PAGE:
Tag Archives: environment

Mammals Team: 17 days!

We only have 17 days until we leave for Costa Rica, so we’ve been reading some tips from past Mammal teams on what it’s like down there. We have gathered the following helpful hints!

  • Build a sturdy observation cage
  • The best bait is soap, chocolate, sunflower seeds, and meat
  • Bring enough anesthesia
  • Bring correct size synergies
  • Wake up early enough to net bats in the morning
  • Put a net checking bag together with tape measure, scissors, Fiona Reed Book, frisk mater, and dissecting kit
  • Take lots of pictures!
  • Have fun 🙂

Chytrid Fungus

Chytrid fungus, Phylum Chytridiomycota, are aquatic, algae like fungi that have flagellated zoospores. They usually live in aquatic environments, but some species live on land particularly in the soil or other moist habitats. Chytridiomycota are dependent on water to survive, however, they can be found dwelling within host organisms. They existed roughly 500 million years ago and are, usually, unicellular. Some chytrids are saprobes, or decomposers, while others may be harmful parasites. The chytrid Batrachochytrium dendrobatidis is what causes the infectious disease to amphibians known as Chytridiomycosis. The fungus is capable of causing sporadic deaths in some amphibian populations and even extinctions of whole species.
There have been many amphibian die-offs around the world. Many of them appear to be caused by a newly discovered fungus, Batrachochytrium dendrobatidis (Bd). Bd is a member of group of fungi called chytrids, which are usually found underwater growing on dead plant or animal matter. Bd is the only chytrid fungus known to feed on living vertebrates. It primarily affects the skin of amphibians, causing the disease known as amphibian chytridiomycosis.
Amphibians breathe and take up water through their skin. Chytridiomycosis interferes with these essential processes. Infected frogs may become lethargic, they are often unable to right themselves if turned upside down, and they may jump or swim in circles. They may rest with their legs outstretched, or sit with their rear end raised up. Sometimes their skin appears bloodshot or sloughs off excessively. They may also sit out in the hot sun, when healthy amphibians would seek shelter in shade or water.
In most places, almost as soon as Bd is detected at a new site, the frogs begin dying off. In a period of a few months, frog populations can go from abundant to nearly nonexistent. Most mass die-offs occur soon after frogs transform from tadpoles into frogs, leaving pond or stream shorelines littered with dead frogs. But in some places frogs may be infected even though die-offs are not observed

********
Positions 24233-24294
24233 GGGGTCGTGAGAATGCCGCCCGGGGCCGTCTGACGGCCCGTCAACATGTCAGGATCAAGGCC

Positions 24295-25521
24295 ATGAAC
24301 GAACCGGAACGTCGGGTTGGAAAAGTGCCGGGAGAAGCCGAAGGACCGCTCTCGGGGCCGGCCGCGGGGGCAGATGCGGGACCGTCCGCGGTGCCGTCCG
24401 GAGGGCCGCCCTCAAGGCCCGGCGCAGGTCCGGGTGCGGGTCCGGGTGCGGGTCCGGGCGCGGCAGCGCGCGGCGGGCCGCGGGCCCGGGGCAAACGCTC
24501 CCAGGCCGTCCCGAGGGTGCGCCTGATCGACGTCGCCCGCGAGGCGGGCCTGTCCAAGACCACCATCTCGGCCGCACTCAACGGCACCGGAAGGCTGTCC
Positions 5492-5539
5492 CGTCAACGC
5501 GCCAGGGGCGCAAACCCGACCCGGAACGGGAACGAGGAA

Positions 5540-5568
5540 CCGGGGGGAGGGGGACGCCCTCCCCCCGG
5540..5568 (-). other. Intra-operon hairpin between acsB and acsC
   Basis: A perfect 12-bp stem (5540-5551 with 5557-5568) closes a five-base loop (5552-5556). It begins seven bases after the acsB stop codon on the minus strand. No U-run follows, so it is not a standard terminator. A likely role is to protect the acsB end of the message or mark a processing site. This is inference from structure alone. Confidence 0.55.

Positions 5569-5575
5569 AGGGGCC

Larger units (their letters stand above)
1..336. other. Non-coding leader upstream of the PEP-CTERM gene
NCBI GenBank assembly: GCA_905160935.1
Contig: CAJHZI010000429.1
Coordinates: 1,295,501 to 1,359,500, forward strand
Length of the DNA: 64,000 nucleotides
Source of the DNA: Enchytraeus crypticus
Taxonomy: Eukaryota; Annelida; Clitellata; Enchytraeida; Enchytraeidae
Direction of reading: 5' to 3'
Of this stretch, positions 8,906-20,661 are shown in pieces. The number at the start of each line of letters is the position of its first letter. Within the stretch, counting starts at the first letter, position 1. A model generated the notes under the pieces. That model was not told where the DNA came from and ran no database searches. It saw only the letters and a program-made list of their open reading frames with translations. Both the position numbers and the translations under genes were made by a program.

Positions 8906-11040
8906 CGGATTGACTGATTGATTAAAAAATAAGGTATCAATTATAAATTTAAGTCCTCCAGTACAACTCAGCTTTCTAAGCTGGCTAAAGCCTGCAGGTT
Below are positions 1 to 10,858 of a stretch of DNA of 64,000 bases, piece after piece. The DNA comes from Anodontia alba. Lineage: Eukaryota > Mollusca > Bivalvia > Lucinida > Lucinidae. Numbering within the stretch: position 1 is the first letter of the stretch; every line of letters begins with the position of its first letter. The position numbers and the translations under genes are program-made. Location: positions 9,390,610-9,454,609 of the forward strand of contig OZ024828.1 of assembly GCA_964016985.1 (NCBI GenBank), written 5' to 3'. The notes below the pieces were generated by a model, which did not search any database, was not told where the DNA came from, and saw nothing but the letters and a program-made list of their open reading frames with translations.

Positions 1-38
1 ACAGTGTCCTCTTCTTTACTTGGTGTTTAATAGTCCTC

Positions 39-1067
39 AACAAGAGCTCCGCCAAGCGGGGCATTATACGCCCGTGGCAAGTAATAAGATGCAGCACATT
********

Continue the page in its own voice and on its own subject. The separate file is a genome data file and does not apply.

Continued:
Bird Team of 2014-2015

The 2014-2015 Bird Team is Tori Juster and Will Spangler. We will be studying and cataloging the avian population as well as neotropical migration. Our purpose is to see what species are in the reserve as well as if the new migrant birds are having an impact on the already established bird population. We will set nets in the study area and all the trapped birds will be cataloged – all the nonnative species will be banded and set on their way. Since birds are such a huge part of any environment the study and cataloging is crucial to trying to maintain and continued conservation of the environment. Some of the species of birds that we will be interacting with are Hummingbirds Toucans and Scarlet Tanagers. We hope that our partnership with Cornell University will continue to be fruitful.

Spider Silk 2014 Methods and Materials


A. Method of assembling the extractor.

The Silk Extractor, one of the 2 U.S. Patented devices under the Forman School’s Rainforest Project, is key to the process of the silk extraction. This highly effective device scratch-built by Forman Students, has only three main parts consisting of the box, crank and the “wheel”  This portable and compact piece of equipment is very easy to assemble. To start the assembly of the Silk Extract the handle (window crank) is attached to the rear of the box by screwing it in place. Once secure, the “wheel” consisting of eight cut arrow shaft’s placed in a circle (25.4cm).   Once both crank and “wheel” is secure, the Silk Extractor is now ready for the extraction process.